Chapter 15 (pages 204-220): “The Family and the State”
The state, which gives legal imprimatur to marriage, has begun to interfere in family life to serve the perceived interest of kids, through such measures as limitations on child labor, compulsory schooling, and protection against abuse by parents. “One of the few rights remaining to parents in the wage-earning class is that of having their children taught any brand of superstition that may be shared by a large number of parents in the same neighborhood [p. 206].”
As fathers used to have pay for their kids’ education, the increased role of the state has replaced fathers more than mothers, among the working class. We can expect that the state will continue to take on more functions of fathers within the poorer classes, undermining the rationale for fathers. So richer people will preserve the traditional family, while fathers become irrelevant among the poor. [Russell notes that Russia is trying to undo the family, but this reform is unlikely to have much traction among the rural dwellers (poor peasants). As a result, the class divide will be opposite there: the rich urbanites will see a diminution in the traditional family, but it will be preserved among the rural poor.]
Married women currently are not (socially) eligible for most employments in England, out of “a masculine desire to preserve economic power over them [p. 211].” But this will not last, and married women will either work – and their kids will go to nursery schools, lessening maternal influence on a child’s psychology – or the state will pay women to stay at home to provide child care for young kids. Russell anticipates such child-rearing subsidies, with payments made to mothers alone, not to both parents. But the effects of the law will lie in the details: will payments be available to unmarried moms, or to mothers who engage in adultery? The requisite policing of any moral component would be so draconian as eventually to result in an unconditional payment to mothers. This would undermine the economic role of the father, who would assume a role like that of fathers within the worlds of cats and dogs.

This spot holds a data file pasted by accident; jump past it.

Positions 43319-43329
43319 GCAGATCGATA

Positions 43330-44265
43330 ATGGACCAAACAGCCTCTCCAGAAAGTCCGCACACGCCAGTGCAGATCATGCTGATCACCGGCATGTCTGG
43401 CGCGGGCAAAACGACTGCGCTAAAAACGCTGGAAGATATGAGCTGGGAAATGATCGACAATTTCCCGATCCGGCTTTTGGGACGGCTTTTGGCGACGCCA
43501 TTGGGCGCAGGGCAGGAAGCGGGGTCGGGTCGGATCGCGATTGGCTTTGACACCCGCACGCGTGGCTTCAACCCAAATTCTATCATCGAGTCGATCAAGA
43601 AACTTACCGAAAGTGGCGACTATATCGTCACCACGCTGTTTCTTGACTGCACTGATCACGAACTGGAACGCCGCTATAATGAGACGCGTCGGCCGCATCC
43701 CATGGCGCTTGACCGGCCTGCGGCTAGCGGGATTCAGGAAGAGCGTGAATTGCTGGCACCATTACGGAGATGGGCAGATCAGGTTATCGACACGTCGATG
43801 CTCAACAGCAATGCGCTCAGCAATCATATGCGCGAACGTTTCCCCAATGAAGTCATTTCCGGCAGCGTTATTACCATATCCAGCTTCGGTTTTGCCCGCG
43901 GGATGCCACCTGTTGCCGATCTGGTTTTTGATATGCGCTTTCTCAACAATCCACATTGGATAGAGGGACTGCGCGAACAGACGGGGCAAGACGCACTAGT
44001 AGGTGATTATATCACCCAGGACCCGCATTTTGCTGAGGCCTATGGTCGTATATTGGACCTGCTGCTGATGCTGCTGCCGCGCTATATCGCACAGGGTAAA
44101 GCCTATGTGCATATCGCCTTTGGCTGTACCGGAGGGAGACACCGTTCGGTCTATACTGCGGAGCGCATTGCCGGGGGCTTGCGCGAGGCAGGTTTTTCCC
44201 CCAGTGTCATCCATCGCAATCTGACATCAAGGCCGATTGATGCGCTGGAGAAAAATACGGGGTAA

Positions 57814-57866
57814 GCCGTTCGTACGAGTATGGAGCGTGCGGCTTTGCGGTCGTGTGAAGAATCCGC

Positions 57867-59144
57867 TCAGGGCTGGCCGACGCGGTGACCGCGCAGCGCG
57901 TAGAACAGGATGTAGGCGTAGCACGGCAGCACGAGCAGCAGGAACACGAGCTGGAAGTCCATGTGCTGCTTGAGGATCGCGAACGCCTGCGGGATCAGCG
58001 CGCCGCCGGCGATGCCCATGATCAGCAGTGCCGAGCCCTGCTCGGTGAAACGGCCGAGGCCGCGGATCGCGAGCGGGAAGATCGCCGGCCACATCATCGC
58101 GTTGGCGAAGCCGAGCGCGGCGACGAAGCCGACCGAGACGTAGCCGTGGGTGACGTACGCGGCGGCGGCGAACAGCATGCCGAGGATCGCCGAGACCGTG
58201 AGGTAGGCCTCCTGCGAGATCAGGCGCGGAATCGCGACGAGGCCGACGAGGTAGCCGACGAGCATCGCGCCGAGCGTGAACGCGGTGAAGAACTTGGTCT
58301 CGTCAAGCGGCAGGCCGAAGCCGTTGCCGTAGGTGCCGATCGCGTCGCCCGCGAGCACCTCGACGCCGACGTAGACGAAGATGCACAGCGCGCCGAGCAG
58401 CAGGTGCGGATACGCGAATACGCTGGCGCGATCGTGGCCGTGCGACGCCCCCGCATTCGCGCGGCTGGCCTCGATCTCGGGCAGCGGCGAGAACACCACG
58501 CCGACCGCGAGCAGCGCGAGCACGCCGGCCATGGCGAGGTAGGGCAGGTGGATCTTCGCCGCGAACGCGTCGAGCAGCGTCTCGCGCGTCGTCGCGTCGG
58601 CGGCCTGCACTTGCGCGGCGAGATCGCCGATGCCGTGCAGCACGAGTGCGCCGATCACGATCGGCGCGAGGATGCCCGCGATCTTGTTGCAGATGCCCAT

Russell thinks most moms would prefer to be able to continue working outside the home, however. In any event, feminist advances will eliminate the role of one or “both parents from the care of the young in the wage-earning class [p. 214].” While women have the right to vote, we still do not know the long-run implications of their ongoing social emancipation; they might have desires quite at variance from what they have said in the past when it was necessary for them to be pleasing to their masters. Their maternal interests, in particular, might not be as significant as previously thought. (“Until very recently, all decent women were supposed to desire children, but to hate sex [p. 215].”) In any case, feminism is likely to play a significant role in undermining the patriarchal family.
The state’s taking over the role of the father is basically a desirable development, improving health and education, while decreasing cruelty towards kids. But the state bureaucracy is likely to try to mold kids into one acceptable pattern, which will repress the most gifted and make the others intolerant of new ideas. Furthermore, “the substitution of public bodies for parents in education means an intensification of what is called patriotism, i.e., a willingness to indulge in mutual extermination without a moment’s hesitation, whenever the governments feel so inclined [p. 218].” And as this “patriotism” is the gravest threat to humanity, this effect is dire, and outweighs any advantages of a larger state role in education.
But if an international government would arise that could preclude the teaching of nationalism, “the danger of promoting war would be eliminated [p. 219]” – although the tendency towards uniformity would still exist.